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Hydrologic Modeling Using WAM and High Resolution WSR-88 Precipitation Data

A Research Project for the Florida Department of Environmental Protection

Modelers attempting to estimate rainfall-driven runoff volumes and nonpoint source pollutant loadings traditionally have had to rely on rainfall estimates from surface gages. The horizontal spacing of the gage data is relatively coarse, and many only provide information at 24-hour intervals.

To estimate runoff volumes over large areas, various statistical techniques have been applied to "distribute" the rainfall from several gages (e.g., Thiessen polygons). Unfortunately, these estimates may have large errors, and that error is propagated directly into the hydrologic model. It is clear that gage data alone are inadequate for estimating runoff volumes.

The Florida Department of Environmental Protection (FDEP) wishes to develop a high resolution historical database of precipitation to support surface and ground water pollution modeling requirements of the Total Maximum Daily Loading (TMDL) program. Approximately ten years of data are needed to calibrate the rainfall driven models. The goal of this project is to develop that database for the FDEP. Specifically, we are merging rainfall estimates from precision weather radars with those from traditional rain gages into a single statewide set of archived (historical) hourly rainfall estimates on a 4 x 4 km grid. This database will be available to all analysts that require the use of hourly (or daily historical) rainfall volumes over a given area.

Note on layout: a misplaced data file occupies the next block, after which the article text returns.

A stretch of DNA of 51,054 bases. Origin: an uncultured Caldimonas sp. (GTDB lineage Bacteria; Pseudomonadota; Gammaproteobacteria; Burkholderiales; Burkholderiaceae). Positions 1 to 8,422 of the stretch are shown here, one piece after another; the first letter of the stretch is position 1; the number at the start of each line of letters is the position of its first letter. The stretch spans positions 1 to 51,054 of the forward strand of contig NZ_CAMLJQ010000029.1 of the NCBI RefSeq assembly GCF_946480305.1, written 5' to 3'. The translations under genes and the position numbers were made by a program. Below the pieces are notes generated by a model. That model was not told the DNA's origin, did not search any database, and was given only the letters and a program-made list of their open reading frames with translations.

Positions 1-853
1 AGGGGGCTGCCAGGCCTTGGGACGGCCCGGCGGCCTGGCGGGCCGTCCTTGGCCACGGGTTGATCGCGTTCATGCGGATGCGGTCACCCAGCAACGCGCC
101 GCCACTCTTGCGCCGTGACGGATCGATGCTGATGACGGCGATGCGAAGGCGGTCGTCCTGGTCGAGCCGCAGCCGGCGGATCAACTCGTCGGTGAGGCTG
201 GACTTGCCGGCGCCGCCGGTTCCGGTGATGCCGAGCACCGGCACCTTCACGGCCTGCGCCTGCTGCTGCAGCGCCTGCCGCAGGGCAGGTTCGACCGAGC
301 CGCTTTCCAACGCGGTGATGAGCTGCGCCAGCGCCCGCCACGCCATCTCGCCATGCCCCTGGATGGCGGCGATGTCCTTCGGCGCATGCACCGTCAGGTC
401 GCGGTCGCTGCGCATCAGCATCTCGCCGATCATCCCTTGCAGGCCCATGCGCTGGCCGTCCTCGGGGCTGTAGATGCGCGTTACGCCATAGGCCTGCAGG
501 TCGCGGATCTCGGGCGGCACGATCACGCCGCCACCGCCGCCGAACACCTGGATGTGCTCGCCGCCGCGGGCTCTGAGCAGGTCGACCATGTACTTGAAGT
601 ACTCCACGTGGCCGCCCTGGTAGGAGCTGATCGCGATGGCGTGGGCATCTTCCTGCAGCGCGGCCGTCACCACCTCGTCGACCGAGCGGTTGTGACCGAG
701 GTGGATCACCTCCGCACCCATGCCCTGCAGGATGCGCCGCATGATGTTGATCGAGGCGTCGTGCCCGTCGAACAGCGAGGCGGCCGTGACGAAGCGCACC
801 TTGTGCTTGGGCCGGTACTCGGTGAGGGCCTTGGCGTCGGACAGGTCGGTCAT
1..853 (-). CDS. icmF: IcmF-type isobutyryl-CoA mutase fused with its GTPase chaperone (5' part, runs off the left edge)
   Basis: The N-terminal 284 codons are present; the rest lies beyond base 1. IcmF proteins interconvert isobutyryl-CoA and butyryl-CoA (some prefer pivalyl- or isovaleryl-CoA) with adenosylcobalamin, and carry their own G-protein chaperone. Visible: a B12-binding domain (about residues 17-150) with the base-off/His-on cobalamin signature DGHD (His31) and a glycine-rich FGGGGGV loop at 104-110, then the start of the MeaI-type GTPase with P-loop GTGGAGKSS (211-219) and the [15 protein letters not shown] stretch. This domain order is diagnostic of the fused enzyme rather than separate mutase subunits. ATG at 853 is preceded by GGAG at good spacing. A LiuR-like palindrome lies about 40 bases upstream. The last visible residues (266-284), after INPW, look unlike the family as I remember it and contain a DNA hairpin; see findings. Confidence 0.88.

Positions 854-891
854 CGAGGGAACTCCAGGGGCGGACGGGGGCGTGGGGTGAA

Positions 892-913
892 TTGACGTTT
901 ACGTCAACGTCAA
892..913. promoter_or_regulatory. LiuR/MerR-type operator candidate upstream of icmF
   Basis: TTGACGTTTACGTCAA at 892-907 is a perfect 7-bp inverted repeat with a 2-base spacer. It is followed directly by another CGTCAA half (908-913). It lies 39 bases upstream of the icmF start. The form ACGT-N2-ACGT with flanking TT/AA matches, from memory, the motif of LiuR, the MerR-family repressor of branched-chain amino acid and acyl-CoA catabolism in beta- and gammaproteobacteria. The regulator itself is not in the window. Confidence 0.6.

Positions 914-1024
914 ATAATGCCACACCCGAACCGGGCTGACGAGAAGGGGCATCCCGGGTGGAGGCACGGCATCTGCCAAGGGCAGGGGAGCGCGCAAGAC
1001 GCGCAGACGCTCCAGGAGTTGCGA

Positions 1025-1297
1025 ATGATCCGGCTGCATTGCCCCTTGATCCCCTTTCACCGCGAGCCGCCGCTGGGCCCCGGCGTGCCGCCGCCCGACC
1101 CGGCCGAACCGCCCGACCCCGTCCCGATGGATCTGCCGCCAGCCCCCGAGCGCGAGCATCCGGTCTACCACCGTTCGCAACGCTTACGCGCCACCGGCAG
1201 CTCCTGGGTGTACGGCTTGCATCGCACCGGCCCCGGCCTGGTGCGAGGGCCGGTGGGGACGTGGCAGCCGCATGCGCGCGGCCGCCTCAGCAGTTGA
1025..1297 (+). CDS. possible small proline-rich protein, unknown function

Theoretical Considerations

Although radars provide excellent spatial and temporal coverage, their precipitation amounts may be erroneous. Conversely, gages provide excellent precipitation values, but, as noted above, their spatial and temporal coverage is inadequate. The National Weather Service (NWS) River Forecast Centers (RFCs) seek to mitigate the limitations of radar-derived precipitation by combining these data with gage-derived values.